to identify community and district funding priorities.
3.4 School finance
CASB supports a comprehensive reform of Colorado school finance structure that includes:
a) Per-pupil funding to a level necessary for a regular student (a student without any
special needs) to meet state and local academic content standards and other legislated
b) Adjustments to the per-student base cost should equitably reflect added costs of
delivery of services associated with the school district or the student that require
supplementary expenditures, including special education and English Language
c) Adjustments to the per-student base cost should be based on verifiable indicators
which impose costs that are beyond a district’s control, such as district size and cost
d) Identification and implementation of a consistent definition for determining the actual
number of “at-risk” students for funding purposes;
e) Funding for categorical programs at a level sufficient to cover the costs associated
with providing services to students served by those programs;
f) Funding for transportation that takes into consideration the unique circumstances
districts face in transporting students; 7
g) Funding for costs associated with enrollment fluctuations and averaging for
h) Preservation of local control when allocating resources and flexibility when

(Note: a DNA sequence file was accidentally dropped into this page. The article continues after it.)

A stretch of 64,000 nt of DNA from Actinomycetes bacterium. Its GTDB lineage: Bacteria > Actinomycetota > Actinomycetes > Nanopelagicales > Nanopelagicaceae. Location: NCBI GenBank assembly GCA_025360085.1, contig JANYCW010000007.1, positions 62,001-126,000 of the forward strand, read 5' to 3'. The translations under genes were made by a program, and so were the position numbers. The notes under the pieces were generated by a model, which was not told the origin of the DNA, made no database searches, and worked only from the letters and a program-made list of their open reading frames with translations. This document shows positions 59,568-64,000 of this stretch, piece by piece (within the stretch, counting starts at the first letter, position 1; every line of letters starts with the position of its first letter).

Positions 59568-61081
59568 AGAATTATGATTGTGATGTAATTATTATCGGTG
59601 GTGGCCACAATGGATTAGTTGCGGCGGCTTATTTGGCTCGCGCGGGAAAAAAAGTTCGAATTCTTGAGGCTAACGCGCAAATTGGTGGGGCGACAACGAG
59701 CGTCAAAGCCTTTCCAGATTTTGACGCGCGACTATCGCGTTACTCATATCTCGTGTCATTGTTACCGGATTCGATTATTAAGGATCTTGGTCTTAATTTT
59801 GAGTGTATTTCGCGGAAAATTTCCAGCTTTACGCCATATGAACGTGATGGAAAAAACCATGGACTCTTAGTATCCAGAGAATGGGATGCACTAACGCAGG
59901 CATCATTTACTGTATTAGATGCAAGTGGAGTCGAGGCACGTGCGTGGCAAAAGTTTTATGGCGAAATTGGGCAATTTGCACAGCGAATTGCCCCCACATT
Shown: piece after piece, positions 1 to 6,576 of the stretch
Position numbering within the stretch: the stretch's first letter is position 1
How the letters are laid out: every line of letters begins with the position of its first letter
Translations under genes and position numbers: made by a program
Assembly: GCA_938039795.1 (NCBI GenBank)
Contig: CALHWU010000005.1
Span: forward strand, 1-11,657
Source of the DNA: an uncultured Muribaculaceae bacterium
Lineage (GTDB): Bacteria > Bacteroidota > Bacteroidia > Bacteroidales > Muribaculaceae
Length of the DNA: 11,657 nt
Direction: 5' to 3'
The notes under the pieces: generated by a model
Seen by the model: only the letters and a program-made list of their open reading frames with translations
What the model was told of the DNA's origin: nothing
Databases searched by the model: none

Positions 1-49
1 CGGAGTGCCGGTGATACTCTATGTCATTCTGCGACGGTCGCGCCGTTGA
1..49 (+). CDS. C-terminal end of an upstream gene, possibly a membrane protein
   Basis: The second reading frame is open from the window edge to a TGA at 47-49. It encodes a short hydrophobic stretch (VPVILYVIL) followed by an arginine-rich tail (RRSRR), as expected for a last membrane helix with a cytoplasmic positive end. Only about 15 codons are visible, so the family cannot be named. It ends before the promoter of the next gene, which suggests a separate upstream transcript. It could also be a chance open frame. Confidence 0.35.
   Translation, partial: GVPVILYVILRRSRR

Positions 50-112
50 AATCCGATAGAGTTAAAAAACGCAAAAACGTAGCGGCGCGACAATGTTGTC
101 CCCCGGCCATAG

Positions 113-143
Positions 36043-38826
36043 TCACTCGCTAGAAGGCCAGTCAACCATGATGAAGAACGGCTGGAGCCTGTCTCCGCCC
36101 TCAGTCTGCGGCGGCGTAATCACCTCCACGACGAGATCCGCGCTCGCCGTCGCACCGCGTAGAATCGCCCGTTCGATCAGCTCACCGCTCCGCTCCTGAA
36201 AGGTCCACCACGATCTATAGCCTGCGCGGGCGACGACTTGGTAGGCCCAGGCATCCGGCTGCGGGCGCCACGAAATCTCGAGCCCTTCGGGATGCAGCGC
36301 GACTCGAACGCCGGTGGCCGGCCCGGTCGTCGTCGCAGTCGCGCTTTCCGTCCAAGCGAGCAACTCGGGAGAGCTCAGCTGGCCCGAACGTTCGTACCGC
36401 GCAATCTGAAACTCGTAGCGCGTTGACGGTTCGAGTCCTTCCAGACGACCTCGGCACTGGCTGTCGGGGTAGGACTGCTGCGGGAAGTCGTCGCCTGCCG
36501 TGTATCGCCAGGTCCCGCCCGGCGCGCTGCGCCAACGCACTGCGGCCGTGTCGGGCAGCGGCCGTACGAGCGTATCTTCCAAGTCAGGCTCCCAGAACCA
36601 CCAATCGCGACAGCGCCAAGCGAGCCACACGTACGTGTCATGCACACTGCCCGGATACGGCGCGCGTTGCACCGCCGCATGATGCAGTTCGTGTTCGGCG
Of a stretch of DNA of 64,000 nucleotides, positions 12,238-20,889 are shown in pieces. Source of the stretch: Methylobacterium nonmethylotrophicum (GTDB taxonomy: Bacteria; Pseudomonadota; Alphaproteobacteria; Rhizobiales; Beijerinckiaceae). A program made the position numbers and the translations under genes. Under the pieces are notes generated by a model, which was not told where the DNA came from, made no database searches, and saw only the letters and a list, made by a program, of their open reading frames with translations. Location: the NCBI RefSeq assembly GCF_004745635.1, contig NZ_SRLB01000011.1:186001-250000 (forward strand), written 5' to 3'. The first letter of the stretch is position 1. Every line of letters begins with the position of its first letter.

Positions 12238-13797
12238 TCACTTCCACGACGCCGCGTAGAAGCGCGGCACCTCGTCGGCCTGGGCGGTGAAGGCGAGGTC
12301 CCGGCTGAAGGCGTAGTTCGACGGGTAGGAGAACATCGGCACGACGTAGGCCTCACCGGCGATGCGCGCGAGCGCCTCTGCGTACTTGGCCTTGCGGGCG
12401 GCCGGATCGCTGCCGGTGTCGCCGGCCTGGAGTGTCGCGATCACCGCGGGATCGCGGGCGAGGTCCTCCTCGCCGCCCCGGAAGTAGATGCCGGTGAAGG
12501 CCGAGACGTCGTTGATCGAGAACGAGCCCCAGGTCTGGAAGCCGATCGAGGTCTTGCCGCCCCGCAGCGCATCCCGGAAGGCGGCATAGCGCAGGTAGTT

implementing mandated programs;
i) Authorization for local school districts to increase funding to 25% of total program
funding with approval of the local electorate;
j) Funding for full-day kindergarten, early childhood education and alternative
education to ensure that all children have a proper educational foundation to be
successful in school;
k) Adjustment to the per-pupil base funding for school districts to reflect the impact
to school districts of public school choice which may include both those resulting
from an immediate loss of student enrollment as well as those related to the ongoing
oversight of choice programs; and
l) An increase in funding for the lowest funded or “floor” school districts to address the
disparity in per pupil funding among Colorado school districts.
Rationale: The current school finance act, which was enacted in 1994, is in need of a comprehensive
revision. Over the past 13 years, the ability of the system to promote inter-district fiscal equity or
to assure that adequate funds will be available in all school districts has deteriorated. Declining